about 5 dozen


Romantic visions of cobble stoned old New Orleans and the
Vieux Carre, or French Market, come to mind when tasting hot crisp puffs of
dough known as Beignets.  Horse-drawn
carriages still pull up to the Café du Monde in order that the passengers may
taste the famous doughnuts and enjoy a steaming cup of coffee fortified with


  • ½ cup boiling water
  • ¼ cup sugar or the equivalent of ¼ cup sugar in
    granulated sugar substitute
  • ¼ cup shortening, at room temperature
  • ½ teaspoon salt
  • ½ cup milk or half-and-half
  • 1 egg or the equivalent of 1 egg in egg substitute,
  • 1½ teaspoons active dry yeast (½ package)
  • ¼ cup warm water (105 to 115 degrees F.)
  • 3¼ cups sifted flour (approximate)
  • Cooking oil (corn, canola, or safflower oil) for frying
  • Sifted confectioners' sugar as desired


In a deep large bowl, combine boiling, water, sugar,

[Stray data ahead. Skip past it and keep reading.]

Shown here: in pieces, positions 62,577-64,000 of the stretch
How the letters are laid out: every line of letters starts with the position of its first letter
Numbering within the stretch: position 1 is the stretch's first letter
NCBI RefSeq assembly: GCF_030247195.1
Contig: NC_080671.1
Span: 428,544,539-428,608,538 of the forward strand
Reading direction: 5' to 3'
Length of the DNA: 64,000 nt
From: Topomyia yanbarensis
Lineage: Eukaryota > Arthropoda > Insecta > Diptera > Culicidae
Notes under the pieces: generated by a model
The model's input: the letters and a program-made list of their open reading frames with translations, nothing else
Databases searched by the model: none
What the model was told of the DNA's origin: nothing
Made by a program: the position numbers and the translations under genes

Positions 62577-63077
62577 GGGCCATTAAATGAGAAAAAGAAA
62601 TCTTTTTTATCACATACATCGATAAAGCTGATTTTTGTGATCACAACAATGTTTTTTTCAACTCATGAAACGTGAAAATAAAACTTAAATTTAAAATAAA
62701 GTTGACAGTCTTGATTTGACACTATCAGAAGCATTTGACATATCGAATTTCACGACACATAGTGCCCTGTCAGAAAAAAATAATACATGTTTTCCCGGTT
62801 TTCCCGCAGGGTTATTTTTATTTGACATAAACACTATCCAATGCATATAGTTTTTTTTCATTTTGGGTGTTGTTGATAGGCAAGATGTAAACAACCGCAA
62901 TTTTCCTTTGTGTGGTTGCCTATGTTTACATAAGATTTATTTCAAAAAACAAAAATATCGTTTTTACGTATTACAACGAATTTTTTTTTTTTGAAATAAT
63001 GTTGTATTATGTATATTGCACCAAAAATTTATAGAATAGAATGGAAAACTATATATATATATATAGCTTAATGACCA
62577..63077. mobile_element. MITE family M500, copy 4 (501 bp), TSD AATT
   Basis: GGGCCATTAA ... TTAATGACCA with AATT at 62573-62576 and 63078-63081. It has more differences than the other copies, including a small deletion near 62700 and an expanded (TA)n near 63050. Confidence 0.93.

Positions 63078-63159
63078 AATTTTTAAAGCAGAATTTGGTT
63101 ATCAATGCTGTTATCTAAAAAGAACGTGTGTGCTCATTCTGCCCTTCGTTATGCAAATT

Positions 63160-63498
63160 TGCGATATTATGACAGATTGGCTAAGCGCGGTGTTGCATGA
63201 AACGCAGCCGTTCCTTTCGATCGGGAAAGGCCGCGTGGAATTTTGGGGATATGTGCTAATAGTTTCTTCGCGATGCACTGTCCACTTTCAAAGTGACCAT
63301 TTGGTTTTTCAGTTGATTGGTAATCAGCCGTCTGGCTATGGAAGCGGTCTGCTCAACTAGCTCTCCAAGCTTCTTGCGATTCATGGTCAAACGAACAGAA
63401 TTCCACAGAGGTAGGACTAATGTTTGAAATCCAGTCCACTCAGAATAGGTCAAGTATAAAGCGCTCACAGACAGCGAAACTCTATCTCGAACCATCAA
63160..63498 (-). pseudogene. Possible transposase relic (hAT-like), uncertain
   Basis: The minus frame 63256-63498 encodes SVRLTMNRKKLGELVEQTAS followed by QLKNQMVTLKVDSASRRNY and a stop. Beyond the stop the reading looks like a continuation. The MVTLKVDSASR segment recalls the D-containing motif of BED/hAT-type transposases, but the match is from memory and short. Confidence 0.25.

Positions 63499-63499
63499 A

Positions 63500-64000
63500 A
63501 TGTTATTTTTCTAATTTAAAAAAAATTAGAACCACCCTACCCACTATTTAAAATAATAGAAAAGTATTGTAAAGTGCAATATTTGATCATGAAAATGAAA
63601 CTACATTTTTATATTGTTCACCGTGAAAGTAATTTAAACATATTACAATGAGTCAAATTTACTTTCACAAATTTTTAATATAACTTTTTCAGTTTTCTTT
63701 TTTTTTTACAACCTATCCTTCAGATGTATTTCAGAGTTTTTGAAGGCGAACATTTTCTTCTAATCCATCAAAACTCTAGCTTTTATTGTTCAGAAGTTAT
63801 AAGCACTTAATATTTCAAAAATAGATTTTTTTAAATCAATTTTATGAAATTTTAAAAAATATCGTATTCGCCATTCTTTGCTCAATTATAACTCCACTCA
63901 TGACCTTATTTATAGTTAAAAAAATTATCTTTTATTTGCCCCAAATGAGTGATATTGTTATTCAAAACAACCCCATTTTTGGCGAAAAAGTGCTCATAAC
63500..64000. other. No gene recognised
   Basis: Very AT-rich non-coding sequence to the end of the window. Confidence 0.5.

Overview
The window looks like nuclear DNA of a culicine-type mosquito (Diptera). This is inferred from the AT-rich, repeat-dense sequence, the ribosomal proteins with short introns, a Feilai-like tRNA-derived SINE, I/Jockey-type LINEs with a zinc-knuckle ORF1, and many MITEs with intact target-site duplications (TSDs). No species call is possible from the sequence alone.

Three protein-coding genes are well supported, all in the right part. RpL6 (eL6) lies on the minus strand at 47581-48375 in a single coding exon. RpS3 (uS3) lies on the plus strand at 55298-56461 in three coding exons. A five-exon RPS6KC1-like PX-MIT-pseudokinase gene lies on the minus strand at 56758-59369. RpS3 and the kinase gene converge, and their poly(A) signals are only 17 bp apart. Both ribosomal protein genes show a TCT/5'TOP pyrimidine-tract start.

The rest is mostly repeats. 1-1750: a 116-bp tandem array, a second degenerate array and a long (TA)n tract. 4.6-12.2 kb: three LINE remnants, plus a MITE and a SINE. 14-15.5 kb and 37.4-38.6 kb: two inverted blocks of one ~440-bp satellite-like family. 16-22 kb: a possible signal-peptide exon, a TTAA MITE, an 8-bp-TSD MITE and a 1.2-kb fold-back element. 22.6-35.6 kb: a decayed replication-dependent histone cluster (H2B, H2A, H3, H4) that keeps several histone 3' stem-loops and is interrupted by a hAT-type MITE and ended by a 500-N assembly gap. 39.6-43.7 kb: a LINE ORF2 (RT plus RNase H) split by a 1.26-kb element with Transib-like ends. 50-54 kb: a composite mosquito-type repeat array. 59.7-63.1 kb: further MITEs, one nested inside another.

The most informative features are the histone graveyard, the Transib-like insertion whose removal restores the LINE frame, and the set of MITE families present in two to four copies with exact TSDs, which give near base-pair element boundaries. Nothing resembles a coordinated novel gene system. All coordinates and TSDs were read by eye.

shortening, and salt, stirring until shortening is melted.  Blend in milk or half-and-half and egg; cool
to lukewarm. 

Soften yeast in warm water. 
Add softened yeast and 2 cups flour to egg mixture, beating hard.  Add remaining 1¼ cups flour or as needed to
make a medium soft dough.  Place dough in
a greased bowl, turn dough to grease top, and cover.  Refrigerate until ready to use.  One-third or one-half of the dough may be refrigerated
overnight, to be fried the next day, if desired.

Roll about half of the dough at a time to 1/8-inch thickness
on a lightly floured board.  With a sharp
knife or fluted pastry wheel, cut dough into 2½ to 3-inch squares. 

Fry dough at once….DO NOT LET DOUGH RISE.…in
deep hot fat (360 to 370 degrees F.) about 2 minutes total cooking time,
turning beignets once.  Drain beignets
on absorbent paper. 

Dust beignets generously with confectioners' sugar
while hot and serve at once.

blog comments powered by Disqus